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You probably have seen or read news stories about fascinating ancient artifacts.
At an archaeological dig, a piece of wooden tool is unearthed and the archaeologist finds it to be 5,000 years old.
There are three principal isotopes of carbon which occur naturally - C12, C13 (both stable) and C14 (unstable or radioactive).
Desmond Clark (1979) wrote that were it not for radiocarbon dating, "we would still be foundering in a sea of imprecisions sometime bred of inspired guesswork but more often of imaginative speculation" (Clark, 1979:7).
Writing of the European Upper Palaeolithic, Movius (1960) concluded that "time alone is the lens that can throw it into focus".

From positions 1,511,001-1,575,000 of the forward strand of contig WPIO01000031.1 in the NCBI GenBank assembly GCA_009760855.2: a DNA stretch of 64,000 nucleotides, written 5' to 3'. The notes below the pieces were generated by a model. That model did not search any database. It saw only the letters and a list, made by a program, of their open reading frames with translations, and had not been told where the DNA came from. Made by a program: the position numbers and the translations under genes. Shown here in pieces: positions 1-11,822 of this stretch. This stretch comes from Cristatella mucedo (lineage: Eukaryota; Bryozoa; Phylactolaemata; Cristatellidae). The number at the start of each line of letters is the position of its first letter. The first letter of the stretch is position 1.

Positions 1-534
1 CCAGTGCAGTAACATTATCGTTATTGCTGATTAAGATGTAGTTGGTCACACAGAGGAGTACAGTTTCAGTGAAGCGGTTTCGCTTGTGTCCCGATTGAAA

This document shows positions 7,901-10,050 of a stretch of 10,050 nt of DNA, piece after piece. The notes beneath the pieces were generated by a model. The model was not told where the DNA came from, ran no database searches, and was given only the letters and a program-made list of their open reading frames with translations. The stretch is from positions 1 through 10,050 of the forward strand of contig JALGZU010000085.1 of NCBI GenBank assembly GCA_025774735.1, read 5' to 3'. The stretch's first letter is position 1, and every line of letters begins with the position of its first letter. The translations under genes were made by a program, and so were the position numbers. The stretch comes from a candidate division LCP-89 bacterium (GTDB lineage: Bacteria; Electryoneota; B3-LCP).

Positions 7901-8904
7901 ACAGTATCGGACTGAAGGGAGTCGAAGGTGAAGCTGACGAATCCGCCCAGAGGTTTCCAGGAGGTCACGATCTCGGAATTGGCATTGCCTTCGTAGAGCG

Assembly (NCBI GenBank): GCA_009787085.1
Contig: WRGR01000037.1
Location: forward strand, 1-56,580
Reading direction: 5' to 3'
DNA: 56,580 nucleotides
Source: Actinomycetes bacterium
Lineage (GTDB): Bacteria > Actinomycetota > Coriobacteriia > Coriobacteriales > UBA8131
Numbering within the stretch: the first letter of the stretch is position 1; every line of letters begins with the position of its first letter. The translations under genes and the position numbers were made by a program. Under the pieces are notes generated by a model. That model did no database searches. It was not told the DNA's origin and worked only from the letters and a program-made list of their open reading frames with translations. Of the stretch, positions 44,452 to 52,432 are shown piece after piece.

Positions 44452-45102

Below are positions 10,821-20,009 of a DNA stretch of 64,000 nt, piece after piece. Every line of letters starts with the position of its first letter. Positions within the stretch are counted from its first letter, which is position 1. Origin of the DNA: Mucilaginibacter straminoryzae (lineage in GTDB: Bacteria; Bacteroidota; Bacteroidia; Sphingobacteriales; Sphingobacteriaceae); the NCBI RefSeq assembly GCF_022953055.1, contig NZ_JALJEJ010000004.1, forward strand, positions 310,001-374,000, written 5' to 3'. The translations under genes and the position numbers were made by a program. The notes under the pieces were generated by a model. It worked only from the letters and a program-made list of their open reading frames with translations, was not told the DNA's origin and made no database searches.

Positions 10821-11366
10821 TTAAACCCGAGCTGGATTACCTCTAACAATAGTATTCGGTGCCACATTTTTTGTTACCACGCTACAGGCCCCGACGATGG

Carbon-14 dating is a way of determining the age of certain archeological artifacts of a biological origin up to about 50,000 years old.
It is used in dating things such as bone, cloth, wood and plant fibers that were created in the relatively recent past by human activities.
By measuring the C14 concentration or residual radioactivity of a sample whose age is not known, it is possible to obtain the countrate or number of decay events per gram of Carbon.